9. Lucius Gould, Lorrain-best cheese not less than twenty weight, silver sugar-tongs,

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10. George White, Rutland-best one hundred weight of maple sugar, Spoons,





11. David Canfield, Champion-greatest quantity of Do. 1,050 lbs. Do.

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12. Ann Brown, Brownville-best currant wine, not less than ten gallons, sugar-tongs,


13. Daniel W. Eames, Rutland-Most useful invention in agriculture or manufactures. Spoons,


14. John Mc Mullen, Brownville-best plough, sugar-tongs, 5 Miss Ann Choats, Brownville-2d best bonnet, silver spoons,



The premiums being distributed, the procession was again formed and marched to the large building, lately erected for a paper mill, by Mr. Caswell, for the better accommodation of so numerous an assembly, (the successful candidates being formed by themselves,) where a dinner in true farmer style was prepared. 'At the head of the table was placed the bust of Washington and the Declaration of independence, with a fac simile of the hand writing of those brave men who adopted it. The room was decorated with some of the finest vegetables of different descriptions, the produce of the past season.

'The greatest order prevailed and the society adjourned at an early hour.'

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ART. IX.-An Appeal from the Judgments of Great Britain, respecting the United States of America. By Robert Walsh, Junr. N a recent number of the London Antijacobin Review' the Editors of that journal take occasion to remark upon the internal embarrassments suffered by the American Republic', 'from which,' they add' we hope she will not soon recover.'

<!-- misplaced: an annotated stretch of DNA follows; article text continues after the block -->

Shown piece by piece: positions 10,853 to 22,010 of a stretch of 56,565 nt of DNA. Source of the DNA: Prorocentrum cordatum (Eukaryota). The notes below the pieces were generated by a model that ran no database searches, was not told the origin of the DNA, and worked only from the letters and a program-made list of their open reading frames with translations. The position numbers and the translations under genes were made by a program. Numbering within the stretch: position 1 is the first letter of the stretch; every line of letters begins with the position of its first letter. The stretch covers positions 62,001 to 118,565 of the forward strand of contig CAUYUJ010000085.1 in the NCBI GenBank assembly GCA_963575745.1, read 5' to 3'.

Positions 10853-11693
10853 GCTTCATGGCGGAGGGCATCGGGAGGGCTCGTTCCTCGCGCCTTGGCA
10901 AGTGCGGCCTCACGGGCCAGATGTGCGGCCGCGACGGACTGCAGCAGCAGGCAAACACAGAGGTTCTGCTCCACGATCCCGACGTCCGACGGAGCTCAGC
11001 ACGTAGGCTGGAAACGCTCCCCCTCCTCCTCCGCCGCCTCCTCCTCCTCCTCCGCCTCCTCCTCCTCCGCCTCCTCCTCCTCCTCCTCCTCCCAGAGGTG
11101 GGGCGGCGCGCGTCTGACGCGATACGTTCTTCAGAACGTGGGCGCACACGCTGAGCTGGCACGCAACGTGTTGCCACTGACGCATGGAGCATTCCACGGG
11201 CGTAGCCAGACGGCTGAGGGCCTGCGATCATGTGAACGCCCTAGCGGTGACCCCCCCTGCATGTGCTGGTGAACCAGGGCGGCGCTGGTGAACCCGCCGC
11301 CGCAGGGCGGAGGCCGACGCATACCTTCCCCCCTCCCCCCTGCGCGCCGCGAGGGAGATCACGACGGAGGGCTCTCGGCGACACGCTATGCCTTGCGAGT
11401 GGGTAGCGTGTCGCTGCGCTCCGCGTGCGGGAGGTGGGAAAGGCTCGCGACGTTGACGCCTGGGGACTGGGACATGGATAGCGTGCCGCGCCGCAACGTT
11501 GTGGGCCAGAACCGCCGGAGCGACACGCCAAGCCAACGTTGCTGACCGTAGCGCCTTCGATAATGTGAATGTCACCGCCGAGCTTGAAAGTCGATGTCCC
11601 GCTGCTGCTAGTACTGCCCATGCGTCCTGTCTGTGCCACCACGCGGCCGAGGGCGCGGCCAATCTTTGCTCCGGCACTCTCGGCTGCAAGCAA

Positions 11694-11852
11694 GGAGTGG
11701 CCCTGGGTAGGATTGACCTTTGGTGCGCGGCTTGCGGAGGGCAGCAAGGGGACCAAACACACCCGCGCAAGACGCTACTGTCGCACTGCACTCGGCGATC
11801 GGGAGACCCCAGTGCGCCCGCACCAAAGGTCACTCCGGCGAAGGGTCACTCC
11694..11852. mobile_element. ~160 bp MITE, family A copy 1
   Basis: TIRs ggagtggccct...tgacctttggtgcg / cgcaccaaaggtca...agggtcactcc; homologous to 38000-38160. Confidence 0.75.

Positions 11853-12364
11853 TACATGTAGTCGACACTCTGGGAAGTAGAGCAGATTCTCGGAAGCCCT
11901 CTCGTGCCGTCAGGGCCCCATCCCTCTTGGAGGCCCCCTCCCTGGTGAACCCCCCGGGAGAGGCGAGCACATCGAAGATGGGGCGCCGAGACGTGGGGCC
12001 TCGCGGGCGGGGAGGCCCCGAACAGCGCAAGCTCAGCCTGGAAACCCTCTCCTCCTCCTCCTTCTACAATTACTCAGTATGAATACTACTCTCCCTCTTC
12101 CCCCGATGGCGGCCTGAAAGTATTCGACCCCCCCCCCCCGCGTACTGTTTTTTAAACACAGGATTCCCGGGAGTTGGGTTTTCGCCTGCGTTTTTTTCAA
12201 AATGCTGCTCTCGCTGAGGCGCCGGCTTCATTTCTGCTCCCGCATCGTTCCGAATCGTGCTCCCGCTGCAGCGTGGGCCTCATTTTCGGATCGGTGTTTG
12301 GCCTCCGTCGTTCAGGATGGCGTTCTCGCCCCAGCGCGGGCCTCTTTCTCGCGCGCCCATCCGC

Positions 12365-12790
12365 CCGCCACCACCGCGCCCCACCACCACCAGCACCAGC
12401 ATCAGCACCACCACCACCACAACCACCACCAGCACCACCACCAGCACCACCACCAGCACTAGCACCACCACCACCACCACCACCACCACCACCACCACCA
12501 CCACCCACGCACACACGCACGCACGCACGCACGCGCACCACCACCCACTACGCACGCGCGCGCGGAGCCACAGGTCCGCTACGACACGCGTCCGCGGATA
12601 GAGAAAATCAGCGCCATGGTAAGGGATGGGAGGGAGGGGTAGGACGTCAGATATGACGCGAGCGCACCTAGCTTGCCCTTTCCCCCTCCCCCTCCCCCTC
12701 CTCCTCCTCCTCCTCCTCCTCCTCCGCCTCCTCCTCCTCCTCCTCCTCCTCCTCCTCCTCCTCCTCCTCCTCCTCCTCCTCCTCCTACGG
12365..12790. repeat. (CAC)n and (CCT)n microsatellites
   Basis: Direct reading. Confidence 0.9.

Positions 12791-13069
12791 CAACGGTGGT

This uncharitable sentiment is, we confidently trust, not reciprocated. It is the wish at least, if circumstances forbid the hope, of most of the citizens of our republic, that Britain may be able to avert the dreadful evils which her internal embarrassments' now threaten to produce. And if we thought Mr. Walsh's book calculated to kindle or to keep alive a spirit of animosity between the two countries we should not take so much pleasure in applauding it. But we cannot but hope that it will lay the foundation of a better mutual understanding, and tend materially to abate that acrimonious feeling which has been fostered by the continued sneers and reproaches of our transatlantic friends. This effect will be produced, we trust, by the twofold influence of the lesson of caution and forbearance which they will derive from having the conviction brought home to them of the extreme vulnerability of their own institutions-a circumstance to the existence of which they seem to have hitherto remained wilfully blind-and the greater self respect with which it will inspire us as to certain particulars on which we have been accustomed to consider ourselves obnoxious to some degree of censure.

It is not to be expected that the arrogance of their national pride will be abated, but surely our assailants must see the absurdity of their charges against us when they find that similar and higher evidence can easily be found to substantiate accusations infinitely more grievous against themselves. The dilemma is presented to them from which as logicians they cannot escape; either your country is much more guilty than ours, and therefore it is not for you to utter reproaches, or else the evidence is unsound and fallacious, and consequently your invectives against us are totally unsupported